Cave Troll painted using Perlin Noise Generator

Cave Troll using basic textures with Perlin Noise Generator.

This is the Model as it appears in Sketchup, it is not texture-mapped - instead I wrote a ruby script generate the splotchy hide, using a perlin noise generator to create the shading using offsets into very basic textures.

There are only 8 textured materials in this model, there are a few non-textured materials for minor detailing such as the eyes. I originally developed this ruby script for painting my Centaurs.

The gradient textures are not quite using linear interpolation, this is a Sine function which had a better final result.

Each texture image is between 1 and 4 colours, with linear gradient used to blend the 4 points smoothly together. Colour gradients in the vertical direction (in the material) are used to blend between different materials. Colour gradients in the horizontal direction are used for patterning via a Perlin Noise generator.
The Perlin noise generator creates ‘noise’ based on the positions of each face vertex.

In the Troll model, I have used a horizontal gradient for shading between light and dark areas of noise, and a vertical gradient for areas of lighter and darker skin. The lighter and darker skin also has its own horizontal gradient for noise.

The ruby script determines the colour to paint each face based on the component name, and then determines the material texture y-coordinate based on the distance to the next components with the required name. This is a distance determination from the current point to every edge of the adjacent component, which can take a while, but the edges are determined and stored first, which helps with execution times.

The x-coordinate is generated by a perlin noise generator, which was code converted from C# into Ruby.

The linear gradient images are created externally to Sketchup, a bit of C# was involved (OK, quite a lot, I created a nice user interface for it, as I had planned to upgrade all my Centaurs eventually). In the attached screen-shot of my application, you can see how I display the gradients for human skin, to horse hide (two colours) and then back to a single colour for the hair. Droplists are for quickly selecting skin tone, horse hide and hair colours.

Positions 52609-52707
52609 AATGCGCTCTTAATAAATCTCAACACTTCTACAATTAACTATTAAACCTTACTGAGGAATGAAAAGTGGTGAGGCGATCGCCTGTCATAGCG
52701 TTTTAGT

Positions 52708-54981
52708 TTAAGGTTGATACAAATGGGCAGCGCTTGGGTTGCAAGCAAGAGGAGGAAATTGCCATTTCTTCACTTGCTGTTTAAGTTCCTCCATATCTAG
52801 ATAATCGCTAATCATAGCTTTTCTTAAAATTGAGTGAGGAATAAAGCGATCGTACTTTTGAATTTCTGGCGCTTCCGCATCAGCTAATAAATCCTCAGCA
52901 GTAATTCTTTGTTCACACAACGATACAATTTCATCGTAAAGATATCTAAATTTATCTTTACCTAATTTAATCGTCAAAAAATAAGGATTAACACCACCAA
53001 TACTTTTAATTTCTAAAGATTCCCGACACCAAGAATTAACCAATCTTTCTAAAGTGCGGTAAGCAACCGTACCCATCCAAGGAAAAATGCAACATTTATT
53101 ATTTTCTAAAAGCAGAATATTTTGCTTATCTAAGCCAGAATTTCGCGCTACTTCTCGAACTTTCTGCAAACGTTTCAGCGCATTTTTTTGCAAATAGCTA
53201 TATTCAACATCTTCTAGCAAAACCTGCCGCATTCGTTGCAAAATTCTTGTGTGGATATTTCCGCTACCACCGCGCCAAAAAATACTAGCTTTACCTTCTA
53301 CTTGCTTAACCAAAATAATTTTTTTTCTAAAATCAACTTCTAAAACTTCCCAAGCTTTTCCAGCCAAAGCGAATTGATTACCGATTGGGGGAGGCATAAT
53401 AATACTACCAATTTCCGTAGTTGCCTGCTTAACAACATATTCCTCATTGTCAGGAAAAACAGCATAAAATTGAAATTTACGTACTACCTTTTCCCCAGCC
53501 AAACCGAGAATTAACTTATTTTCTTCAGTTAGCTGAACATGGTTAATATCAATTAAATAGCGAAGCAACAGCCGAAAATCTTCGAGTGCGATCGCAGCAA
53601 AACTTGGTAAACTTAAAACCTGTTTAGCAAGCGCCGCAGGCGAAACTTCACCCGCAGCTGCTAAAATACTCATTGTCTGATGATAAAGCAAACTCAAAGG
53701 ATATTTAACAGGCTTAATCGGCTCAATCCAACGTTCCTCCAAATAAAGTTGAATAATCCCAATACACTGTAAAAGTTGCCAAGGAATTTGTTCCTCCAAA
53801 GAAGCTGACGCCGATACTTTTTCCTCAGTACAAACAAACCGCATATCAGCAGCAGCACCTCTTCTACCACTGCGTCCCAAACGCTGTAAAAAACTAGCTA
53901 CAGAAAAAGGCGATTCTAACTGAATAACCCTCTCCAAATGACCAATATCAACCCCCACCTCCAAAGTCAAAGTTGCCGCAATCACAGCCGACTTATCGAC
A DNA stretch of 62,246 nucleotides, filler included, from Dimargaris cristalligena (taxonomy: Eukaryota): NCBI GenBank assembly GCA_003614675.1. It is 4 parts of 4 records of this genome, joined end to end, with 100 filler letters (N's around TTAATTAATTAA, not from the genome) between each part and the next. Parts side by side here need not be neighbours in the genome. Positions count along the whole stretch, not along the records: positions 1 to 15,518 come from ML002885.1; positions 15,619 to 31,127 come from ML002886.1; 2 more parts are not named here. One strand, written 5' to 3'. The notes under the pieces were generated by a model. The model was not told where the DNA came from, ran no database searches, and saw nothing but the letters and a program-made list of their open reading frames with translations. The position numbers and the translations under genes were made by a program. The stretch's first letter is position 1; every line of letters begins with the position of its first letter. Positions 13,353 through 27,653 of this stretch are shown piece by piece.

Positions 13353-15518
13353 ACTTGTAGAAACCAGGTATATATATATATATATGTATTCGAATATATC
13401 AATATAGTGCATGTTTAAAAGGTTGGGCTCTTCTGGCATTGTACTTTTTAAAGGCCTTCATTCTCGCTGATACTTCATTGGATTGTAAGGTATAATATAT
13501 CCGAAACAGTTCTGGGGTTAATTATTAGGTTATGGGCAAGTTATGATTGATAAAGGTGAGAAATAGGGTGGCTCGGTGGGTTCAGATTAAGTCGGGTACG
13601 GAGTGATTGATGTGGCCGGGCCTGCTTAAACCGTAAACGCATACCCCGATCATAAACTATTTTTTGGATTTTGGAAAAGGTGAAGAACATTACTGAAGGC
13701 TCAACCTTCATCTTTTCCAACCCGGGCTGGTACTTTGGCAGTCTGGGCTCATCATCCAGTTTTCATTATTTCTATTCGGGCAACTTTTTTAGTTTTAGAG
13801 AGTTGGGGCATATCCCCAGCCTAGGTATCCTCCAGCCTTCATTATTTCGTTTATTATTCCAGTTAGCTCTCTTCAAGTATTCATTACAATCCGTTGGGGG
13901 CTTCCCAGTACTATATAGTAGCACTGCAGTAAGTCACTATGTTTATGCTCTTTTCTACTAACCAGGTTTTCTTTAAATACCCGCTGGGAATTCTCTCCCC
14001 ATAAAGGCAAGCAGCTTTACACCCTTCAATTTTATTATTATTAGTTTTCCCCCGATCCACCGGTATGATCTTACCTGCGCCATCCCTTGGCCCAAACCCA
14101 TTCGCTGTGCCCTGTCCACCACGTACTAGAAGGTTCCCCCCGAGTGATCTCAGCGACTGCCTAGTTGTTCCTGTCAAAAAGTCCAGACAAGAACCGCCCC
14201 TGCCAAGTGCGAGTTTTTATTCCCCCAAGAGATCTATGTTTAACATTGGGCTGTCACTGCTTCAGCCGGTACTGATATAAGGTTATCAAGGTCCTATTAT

For the ‘texture’ image creation, the HSV colour picker took the longest time to write, as I wanted something easier to use than the Sketchup HSV colour wheel, and I hate having to enter in RGB codes (Which is how the application started out).

I’ve added a four pixel wide border around each gradient texture, because Sketchup will wrap the texture, not ‘clamp’, when you zoom out on the image, so adding the border improves the appearance.

Another technology used in the Troll is the chain-mail ‘loin-cloth’ which was created using a separate ruby script.

I hope you like the model!

Download the model


Very nice! About 20-25 years ago I wrote an implementation of Perlin solid textures for a ray tracer I had created. Perlin’s concept for solid texture (based on his noise idea) as a way to determine how a surface would appear is elegantly simple, I loved experimenting with it. In my ray tracer I applied it for surface coloration and for surface normals (to get the effect of procedural bump-mapping).